Emma Thompson, Kate Winslet
, Hugh Grant, Alan Rickman
Jane Austen once compared her very particular genius for comedy to scrimshaw. Her novels, she wrote, are "the little bit (two inches wide) of ivory on which I work with so fine a brush." But, as Clueless, Persuasion and now Sense and Sensibility happily demonstrate, you can blow up her stories as big as a movie screen, and they still enthrall.
Sense, published in 1811, is the tale of two yin-and-yangy sisters. Passionate Marianne Dashwood (Winslet) sings and plays the pianoforte with deep feeling. The ever-prudent Elinor (Thompson) doesn't care to sing at all. Both have reached marrying age, and though the Dashwoods possess neither dowry nor barouche, suitors keep dropping in. Grant, haltingly charming and splendidly rich, is drawn to Elinor, and Rickman, romantically wounded and comfortably well-off, to Winslet.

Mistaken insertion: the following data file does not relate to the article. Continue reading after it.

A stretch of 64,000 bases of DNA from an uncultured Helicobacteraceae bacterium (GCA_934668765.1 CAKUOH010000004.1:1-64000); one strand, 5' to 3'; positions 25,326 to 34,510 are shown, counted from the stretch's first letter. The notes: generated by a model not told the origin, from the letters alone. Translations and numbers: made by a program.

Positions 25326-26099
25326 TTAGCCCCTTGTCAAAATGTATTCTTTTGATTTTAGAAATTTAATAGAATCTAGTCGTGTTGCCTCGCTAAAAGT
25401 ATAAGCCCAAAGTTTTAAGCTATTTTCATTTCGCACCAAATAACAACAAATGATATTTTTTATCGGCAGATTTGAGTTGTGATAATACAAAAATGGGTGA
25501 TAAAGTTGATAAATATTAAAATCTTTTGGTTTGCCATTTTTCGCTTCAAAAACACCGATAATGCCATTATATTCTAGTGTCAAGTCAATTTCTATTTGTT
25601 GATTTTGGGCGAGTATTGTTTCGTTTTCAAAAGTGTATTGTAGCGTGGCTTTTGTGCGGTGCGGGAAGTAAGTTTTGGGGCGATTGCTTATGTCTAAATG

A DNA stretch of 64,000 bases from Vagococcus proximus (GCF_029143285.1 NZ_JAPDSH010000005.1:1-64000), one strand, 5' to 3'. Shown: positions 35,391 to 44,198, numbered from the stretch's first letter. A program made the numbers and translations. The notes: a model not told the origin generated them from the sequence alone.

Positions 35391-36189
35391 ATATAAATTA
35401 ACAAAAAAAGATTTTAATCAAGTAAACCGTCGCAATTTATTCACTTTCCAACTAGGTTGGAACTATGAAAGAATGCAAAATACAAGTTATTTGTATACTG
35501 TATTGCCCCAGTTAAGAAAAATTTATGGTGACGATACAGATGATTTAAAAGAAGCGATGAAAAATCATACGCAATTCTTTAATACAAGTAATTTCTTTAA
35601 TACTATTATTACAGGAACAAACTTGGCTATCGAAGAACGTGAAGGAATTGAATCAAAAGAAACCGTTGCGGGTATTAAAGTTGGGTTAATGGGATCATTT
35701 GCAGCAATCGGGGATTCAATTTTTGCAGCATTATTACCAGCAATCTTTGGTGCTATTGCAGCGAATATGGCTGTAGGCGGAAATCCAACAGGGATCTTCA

Coming so soon after Persuasion—a movie so delicately autumnal that an audience of trees would weep leaves in sympathy—Sense takes some getting used to. Written by Thompson and directed by Ang Lee (The Wedding Banquet), much of it has a bland, picture-postcard cheeriness, and some of the supporting characters are discordantly boisterous, like tubas suddenly going wamp-wamp during a string quartet. But the main players are perfect, delightfully silly one moment, heartbreaking the next. It's hard to say whether it's more satisfying to watch Thompson slowly uncorseting her emotions or Winslet learning to rein them in. (PG)